Google is always developing new versions of its search algorithm and before making them public they are tested in a restricted environment. So if Google wanted to confine its AI they could. The protocol is flexible enough to allow unlimited input but still limit output so we can benefit from useful information discovered by AI without it having unrestricted influence over us. How beneficial the AI system is does depend on its freedom to communicate, and so we need to find a balance between freedom of communication and security. This is very similar to the problem we face as a nation in choosing between our freedoms and security against terrorism.

4.  Do you believe that the worldwide web is secure? What would you say, if you are confronted with the concern that every country should have its own national web with its own AI confinement protocol?  Is it possible in principle to confine AI in only one box for the entire planet Earth?

The web is not secure, it was not designed with security in mind. Some countries are starting to develop national sub-internets to exercise better control over the available content. Will same thing happen with AI projects? Possibly. So as many countries/corporations begin to get closer to true AI we will probably see a number of AI boxes set up for testing and further development.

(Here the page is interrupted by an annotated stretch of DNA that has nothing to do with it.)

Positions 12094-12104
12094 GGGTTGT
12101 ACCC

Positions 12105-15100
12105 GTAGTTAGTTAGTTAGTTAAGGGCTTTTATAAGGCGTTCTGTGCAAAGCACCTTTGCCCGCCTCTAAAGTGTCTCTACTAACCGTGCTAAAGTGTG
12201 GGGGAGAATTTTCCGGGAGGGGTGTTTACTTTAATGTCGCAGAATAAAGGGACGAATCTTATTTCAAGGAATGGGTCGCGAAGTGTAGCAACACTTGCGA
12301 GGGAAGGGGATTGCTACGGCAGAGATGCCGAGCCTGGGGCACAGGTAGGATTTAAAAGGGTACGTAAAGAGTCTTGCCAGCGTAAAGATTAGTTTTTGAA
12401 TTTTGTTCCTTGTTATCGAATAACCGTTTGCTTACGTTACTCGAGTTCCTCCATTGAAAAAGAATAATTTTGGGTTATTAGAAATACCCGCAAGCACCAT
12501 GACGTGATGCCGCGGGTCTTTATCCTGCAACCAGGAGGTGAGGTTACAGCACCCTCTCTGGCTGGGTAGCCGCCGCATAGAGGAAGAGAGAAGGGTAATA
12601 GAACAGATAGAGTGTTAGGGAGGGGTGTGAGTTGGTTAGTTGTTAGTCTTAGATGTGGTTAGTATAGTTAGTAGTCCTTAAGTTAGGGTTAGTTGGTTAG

5.  In your paper, you say: “Superintelligence is not omnipotent; it is a piece of software capable of looking at all the options it has in a given situation and properly evaluating probabilities for each option” (210). Does this assessment undermine Ray Kurzweil’s utopist paradigm of AI, which is capable of becoming the superior (the highest) intelligence in the universe? At the same time, in the same paper, you declare that “Human intellect is no match to that of a superintelligent machine” (204) and is “the best the humanity can do” (206), in support of Ray Kurzweil’s promise that AI will get for us the radical life extension and expansion. So what is your ultimate judgment: can self-conscious machines become the highest intelligence in the universe only because they have superior computational abilities?